## Interpretation of confidence intervals

A confidence interval is a way of indicating the margin of error, or the degree of uncertainty or certainty, of a measurement or a calculation. It gives you an indication of how precisely the result of your calculation represents the “true value” in the population.

Doing research, we often wish to say something about a larger population based on a sample from that population. Say you want to find out the mean height of grown women in a given country, you probably would not be able to measure the height of every single woman in the country. Rather, you would make a random selection of women, i.e. 200, measure their height, and calculate the mean height based on the collected values. But how certain can you be that this mean represents the true value of the population (the mean height of all women)? How confident can you be about your estimate? This is where the confidence interval will give you useful information.

To calculate the confidence interval, we sample a subset of the population and choose a confidence level, which is often set to 95% or 99%. The mean of the sample is the center of the confidence interval and the width depends on the variation in the data and the number of observations. We choose a confidence level of 95 %. In theory, if you were able to sample from the same population several times, 95% (1 in 20) of the confidence intervals will include the true population mean.

The distribution of 200 measurements of women’s heights is shown below. In addition, the mean, standard deviation and limits of a 95% confidence interval is easily found in the Analysis section of Ledidi Core. From this sample, the mean height is 166.286cm and a 95% confidence interval has lower and upper limits of 165.315cm and 167.222cm.

###### The correct interpretation of confidence intervals - and a common misunderstanding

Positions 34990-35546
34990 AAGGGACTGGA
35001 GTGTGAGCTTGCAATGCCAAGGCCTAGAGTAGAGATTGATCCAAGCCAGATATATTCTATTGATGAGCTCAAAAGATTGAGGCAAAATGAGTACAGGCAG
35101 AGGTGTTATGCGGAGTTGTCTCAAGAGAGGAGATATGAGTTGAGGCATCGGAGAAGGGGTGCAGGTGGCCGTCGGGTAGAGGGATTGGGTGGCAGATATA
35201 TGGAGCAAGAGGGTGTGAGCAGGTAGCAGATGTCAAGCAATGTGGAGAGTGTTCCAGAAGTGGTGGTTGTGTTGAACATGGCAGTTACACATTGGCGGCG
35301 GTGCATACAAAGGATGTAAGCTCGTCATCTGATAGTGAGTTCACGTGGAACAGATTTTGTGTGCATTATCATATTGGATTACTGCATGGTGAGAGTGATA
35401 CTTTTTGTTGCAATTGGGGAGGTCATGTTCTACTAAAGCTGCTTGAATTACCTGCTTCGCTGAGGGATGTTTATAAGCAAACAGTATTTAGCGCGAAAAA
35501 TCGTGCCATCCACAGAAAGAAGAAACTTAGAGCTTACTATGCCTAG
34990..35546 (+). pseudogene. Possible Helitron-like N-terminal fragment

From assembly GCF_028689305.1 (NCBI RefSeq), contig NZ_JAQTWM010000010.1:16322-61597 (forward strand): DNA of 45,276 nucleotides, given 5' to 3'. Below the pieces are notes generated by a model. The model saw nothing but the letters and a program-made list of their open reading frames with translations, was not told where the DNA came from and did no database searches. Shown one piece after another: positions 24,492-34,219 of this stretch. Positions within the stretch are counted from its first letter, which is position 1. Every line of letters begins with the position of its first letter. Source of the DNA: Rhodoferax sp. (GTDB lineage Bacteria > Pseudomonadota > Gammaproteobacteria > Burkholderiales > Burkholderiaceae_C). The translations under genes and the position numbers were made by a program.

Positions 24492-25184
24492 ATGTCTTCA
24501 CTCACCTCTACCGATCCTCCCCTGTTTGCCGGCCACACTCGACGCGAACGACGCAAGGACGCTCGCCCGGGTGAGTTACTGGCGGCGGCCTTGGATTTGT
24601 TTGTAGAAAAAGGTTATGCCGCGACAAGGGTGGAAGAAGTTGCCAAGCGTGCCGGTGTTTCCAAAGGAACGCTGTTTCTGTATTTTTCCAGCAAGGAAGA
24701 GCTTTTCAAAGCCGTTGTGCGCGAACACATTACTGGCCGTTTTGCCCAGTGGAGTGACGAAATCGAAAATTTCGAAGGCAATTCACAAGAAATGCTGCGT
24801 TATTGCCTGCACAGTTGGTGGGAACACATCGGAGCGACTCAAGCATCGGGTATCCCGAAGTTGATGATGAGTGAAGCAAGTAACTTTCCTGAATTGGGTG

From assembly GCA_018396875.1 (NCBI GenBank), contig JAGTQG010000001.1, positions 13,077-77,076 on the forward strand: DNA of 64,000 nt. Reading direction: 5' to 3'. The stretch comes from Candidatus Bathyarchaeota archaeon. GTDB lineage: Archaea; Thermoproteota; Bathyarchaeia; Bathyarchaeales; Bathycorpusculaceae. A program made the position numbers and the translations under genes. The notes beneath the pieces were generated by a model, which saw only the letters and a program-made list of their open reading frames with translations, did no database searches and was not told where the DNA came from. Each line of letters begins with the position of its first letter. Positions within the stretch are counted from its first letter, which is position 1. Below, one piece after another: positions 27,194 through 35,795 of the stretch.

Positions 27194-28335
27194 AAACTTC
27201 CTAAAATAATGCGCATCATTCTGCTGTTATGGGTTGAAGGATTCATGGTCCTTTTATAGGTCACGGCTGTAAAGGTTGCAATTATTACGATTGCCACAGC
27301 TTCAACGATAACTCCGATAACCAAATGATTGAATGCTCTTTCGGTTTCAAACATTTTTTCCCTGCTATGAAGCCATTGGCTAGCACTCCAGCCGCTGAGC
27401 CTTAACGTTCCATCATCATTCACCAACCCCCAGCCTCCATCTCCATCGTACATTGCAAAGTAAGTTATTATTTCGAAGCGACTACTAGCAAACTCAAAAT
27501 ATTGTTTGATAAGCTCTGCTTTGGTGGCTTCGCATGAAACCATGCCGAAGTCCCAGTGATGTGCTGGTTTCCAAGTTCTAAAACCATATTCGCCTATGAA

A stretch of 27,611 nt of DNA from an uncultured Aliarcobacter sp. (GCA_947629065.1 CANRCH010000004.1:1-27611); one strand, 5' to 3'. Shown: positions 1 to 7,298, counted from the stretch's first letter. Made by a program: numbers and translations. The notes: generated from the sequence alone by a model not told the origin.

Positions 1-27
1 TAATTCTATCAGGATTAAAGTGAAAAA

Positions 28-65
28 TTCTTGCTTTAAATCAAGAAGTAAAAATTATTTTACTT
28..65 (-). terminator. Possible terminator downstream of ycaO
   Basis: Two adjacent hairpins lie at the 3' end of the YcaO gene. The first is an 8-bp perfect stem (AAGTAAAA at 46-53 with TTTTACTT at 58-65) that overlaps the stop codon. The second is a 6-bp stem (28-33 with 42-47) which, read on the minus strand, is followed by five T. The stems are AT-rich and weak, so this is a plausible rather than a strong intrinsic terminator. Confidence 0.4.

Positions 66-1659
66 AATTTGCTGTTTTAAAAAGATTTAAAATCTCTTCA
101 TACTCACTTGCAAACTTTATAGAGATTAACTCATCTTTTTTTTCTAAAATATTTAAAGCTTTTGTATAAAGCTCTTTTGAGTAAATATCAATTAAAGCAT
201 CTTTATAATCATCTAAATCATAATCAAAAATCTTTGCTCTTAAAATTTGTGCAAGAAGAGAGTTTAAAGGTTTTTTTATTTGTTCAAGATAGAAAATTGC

A common misinterpretation of the confidence interval is that a 95% confidence interval means that there is a 95% probability that the true population mean is within the interval. However, this is a simplified interpretation. It is important to realize that confidence intervals relate to the sampling method and we use samples to make estimates of a true population parameter. Thus, if we repeat our sampling with the exact same methodology and construct intervals at 95% confidence level for each sample, 95% of the intervals will cover the true value of the population mean. In other words, the confidence relates to the sampling methodology, and not the probability the true population mean is within the interval produced by one specific sample.

The figure below shows 20 confidence intervals for samples drawn from a fictional population of women with a true mean height of 166. As indicated by the confidence level of 95%, 19 of the intervals contain the true population mean.

###### The effect of increasing the sample size

By increasing the sample size, the confidence interval shrinks because our confidence about the estimate increases. Sampling from the population of all women, we calculate the confidence intervals of five samples with size 10 and 100. The figure below shows how the sample size affects the width of the confidence intervals. By the definition of a confidence interval, 95% of the confidence intervals will contain the true value of the mean height of all women.

###### How to construct confidence intervals - z-scores versus t-scores

You can construct confidence intervals with z-scores or t-scores.

If we know the standard deviation of the population and the sample size is more than 30, we can use z-scores. We then use the sample mean and the standard normal distribution table to choose the appropriate z-score.

This interval is only exact when the population distribution is normal.

However, in most situations we do not know the standard deviation of the population or the sample size may be less than 30. We then need to use the t-distribution to compute the confidence intervals.

Like z-scores, t-scores represent the number of standard deviations from the sample mean in a t-distribution. However, t-scores are used when we don’t know the population standard deviation or the sample size is less than 30. If the population standard deviation is not known, we use the sample standard deviation as our estimate.

To construct a confidence interval for the mean of a sample of size n, we must find the critical value for the t-score in a t-distribution table using the confidence level that we choose and the degrees of freedom of the sample, which is n-1.